David Leitch turns Kotaro Isaka’s novel into nearly poetically choreographed stunts and combat scenes between charismatic and exaggerated characters.
Written by Atlanta Kroehn / August 4, 2022
High-speed bullet trains in Japan rank amongst the safest ways of travel – but not if there are 9 hitmen and assassins on board. What in the beginning feels like John Wick in the Orient Express filmed by TikTok influencers, turns out to be a thrilling, somewhat ironic philosophical survival trip, in which it is unclear who makes it to the end of the train ride from Tokyo to Kyoto.
The parable of the boy, who falls off his horse, injures himself, is pitied and later can be happy about the accident because his injury prevents him from being drafted into war, is not exactly new. To be precise, this story is more than 2200 years old. And yet, elements of it are experiencing a revival on the big screen this summer. Only this time it's not a horse, but Sandra Bullock's sports car and the boy is Brad Pitt running up and down in a high-speed train. Lots and lots of wisdom, self-care mantras and calendar sayings are woven into the 400 km/h fast journey. It stays slightly vague if this is supposed to be heeded or simply parody - either way Bullet Train is fun to watch and a little bit less flat than one would think.
Although he’d rather not, assassin Ladybug (Brad Pitt) finds himself on a mission in the world’s fastest train. His meditative mindset set won’t prevent him from getting into trouble and while he is reflecting on the incredible bad luck that follows him around, he step by step discovers that several lethal opponents keep him company during his voyage. Peculiar coincidence, fate or is maybe something else going on?
Also on the ride: the sweet but deadly dangerous schoolgirl (Joey King) which is basically a Tarantino version of Grace Margaret Mulligan, Bad Bunny enacting a hopeless romantic, two (unlikely related) twin brothers (Aaron Taylor-Johnson and Brian Tyree Henry) with citrus fruit nicknames, a cute and deceitful mascot as well as many other intriguing combatants. The camera underlines all these brilliant actor performances by intense close ups on mimic features.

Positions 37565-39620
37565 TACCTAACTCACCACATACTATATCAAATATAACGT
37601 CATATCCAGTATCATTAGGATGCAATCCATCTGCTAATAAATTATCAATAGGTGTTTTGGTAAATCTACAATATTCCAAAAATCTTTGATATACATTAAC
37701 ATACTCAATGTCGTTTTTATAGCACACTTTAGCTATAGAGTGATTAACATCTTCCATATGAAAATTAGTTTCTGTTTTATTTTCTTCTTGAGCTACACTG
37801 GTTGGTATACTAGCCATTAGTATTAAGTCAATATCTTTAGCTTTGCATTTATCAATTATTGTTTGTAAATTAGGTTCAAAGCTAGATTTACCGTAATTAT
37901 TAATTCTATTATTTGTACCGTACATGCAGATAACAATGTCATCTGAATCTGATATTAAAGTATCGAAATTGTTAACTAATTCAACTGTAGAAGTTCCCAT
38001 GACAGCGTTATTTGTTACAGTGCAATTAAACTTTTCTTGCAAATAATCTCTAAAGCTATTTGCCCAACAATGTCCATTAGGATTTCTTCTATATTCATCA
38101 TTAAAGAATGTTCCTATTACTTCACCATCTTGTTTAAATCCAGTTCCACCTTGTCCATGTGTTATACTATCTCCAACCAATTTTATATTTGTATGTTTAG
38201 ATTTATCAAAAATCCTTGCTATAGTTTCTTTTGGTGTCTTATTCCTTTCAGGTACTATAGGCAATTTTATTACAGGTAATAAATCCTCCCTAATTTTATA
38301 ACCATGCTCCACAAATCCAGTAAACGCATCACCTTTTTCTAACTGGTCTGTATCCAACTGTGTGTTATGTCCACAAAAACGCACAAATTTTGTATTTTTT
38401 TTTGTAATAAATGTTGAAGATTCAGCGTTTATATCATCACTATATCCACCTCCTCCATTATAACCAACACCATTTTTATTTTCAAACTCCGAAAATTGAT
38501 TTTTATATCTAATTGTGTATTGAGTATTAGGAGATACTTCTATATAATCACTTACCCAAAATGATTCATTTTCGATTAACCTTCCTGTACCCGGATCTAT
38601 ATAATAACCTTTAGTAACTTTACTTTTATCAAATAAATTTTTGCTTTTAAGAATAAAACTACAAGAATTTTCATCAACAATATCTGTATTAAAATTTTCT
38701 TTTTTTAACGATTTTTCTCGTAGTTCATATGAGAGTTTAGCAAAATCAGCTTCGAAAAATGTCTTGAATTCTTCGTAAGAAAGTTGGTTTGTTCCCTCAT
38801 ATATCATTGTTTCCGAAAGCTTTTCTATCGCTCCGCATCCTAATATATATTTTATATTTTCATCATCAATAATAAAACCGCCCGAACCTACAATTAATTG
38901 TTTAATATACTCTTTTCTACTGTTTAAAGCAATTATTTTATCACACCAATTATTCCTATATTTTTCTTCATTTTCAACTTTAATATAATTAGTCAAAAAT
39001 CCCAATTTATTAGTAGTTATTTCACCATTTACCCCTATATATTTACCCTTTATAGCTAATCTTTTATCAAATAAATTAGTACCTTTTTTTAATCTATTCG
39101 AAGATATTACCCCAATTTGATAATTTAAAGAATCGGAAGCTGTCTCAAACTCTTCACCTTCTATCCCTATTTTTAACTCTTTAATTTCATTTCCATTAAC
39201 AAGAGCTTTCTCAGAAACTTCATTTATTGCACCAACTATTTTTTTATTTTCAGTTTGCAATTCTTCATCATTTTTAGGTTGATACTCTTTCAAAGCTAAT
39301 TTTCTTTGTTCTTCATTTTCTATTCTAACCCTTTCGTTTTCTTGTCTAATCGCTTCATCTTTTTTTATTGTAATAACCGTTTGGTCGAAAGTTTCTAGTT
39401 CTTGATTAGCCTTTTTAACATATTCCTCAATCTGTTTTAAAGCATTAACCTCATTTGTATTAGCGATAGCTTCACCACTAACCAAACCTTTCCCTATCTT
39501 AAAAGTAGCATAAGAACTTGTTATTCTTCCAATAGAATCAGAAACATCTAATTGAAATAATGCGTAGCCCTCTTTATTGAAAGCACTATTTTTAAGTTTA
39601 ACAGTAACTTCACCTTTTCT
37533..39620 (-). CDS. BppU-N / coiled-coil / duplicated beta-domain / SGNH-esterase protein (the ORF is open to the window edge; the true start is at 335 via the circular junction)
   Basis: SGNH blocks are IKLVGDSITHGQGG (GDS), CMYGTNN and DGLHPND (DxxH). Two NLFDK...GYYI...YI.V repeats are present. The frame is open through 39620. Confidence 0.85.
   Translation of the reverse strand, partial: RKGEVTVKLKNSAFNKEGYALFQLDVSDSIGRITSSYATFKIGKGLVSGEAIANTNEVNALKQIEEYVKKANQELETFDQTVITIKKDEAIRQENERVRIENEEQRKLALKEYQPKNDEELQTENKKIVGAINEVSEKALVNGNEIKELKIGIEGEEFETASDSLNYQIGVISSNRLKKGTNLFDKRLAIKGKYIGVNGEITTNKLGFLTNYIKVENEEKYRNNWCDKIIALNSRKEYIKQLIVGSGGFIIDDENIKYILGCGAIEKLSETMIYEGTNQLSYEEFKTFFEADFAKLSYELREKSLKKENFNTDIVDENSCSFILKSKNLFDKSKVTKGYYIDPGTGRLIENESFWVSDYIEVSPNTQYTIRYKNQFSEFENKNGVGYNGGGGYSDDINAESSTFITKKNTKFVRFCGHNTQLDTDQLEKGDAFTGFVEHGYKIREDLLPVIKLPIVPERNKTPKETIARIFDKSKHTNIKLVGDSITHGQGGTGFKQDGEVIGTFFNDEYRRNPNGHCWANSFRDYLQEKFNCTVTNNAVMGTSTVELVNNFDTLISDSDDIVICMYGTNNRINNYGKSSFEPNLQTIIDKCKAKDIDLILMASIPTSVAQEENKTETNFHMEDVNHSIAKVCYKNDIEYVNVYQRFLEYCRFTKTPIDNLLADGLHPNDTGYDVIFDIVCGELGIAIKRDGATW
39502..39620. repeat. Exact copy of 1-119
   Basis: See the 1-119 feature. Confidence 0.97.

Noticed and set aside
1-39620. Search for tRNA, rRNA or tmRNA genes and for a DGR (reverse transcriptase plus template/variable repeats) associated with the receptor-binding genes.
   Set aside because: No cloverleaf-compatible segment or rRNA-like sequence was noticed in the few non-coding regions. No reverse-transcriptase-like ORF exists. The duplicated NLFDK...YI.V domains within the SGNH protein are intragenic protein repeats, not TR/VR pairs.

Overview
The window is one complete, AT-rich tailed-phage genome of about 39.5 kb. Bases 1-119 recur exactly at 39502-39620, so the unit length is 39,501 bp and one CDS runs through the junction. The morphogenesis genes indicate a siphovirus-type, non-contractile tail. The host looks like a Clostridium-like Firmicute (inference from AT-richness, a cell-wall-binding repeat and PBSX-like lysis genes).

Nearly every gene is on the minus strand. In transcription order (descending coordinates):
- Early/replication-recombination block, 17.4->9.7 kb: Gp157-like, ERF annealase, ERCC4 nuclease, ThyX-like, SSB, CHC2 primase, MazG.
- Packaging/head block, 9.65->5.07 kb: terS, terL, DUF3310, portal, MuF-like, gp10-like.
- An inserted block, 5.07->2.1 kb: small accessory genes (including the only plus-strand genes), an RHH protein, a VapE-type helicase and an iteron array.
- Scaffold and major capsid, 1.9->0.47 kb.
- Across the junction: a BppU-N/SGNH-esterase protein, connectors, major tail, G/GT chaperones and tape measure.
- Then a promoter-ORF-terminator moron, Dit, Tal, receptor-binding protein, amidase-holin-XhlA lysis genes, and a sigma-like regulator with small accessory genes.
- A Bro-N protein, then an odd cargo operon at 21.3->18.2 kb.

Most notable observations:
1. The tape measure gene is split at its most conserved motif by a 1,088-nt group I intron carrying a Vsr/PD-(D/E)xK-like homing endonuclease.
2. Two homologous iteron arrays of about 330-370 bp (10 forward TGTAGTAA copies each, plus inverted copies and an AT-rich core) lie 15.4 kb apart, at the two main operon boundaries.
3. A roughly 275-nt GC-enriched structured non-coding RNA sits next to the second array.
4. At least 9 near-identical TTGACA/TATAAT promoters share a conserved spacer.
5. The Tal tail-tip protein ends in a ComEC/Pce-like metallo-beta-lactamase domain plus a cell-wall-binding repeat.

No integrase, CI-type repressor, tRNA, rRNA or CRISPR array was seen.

The quality of the movie reflects especially in the dedication to it’s one-location setting. All protagonists are trapped in the vehicle throughout the storyline. The camera work emphasizes that the fighting takes place in a very small space, with the opponents taking advantage of the materials around them. Furthermore, the camera takes a variety of perspectives, once even following a water bottle.
Even though the product placement for Fiji water is a bit much, the sequence of a personalized drinking bottle is an interesting take that adds another point to the central theme of fateful connections. The tone of the film regarding fate may not be entirely clear, as it oscillates between pathetic calendar sayings and profound criticism of self-optimization mania.
One can for sure criticize the often wanna-be-voke punchlines. Further, the question arises as to whether the choices in cast represents a form of whitewashing of the Japanese novel the film is based on. Nevertheless, the story not necessarily is inherently Japanese, but a universal metaphor.
Bullet Train is a fast-paced ride that one can more or less interpret into and which is only halted by flashbacks that mirror each other, stunning outside shots of the train and the surrounding landscapes, and perfectly choreographed sequences at the train stops.
I suggest heading as quickly as a bullet train to the cinema now. However, for everyone who is up for more serious train movies – how about Snowpiercer (2013), Orient Express (1974) or Mystery Train (1989); and for everyone who finds a one-location film as a parable intriguing – what about The Father (2020), Dogville (2003) or The Guilty (2021).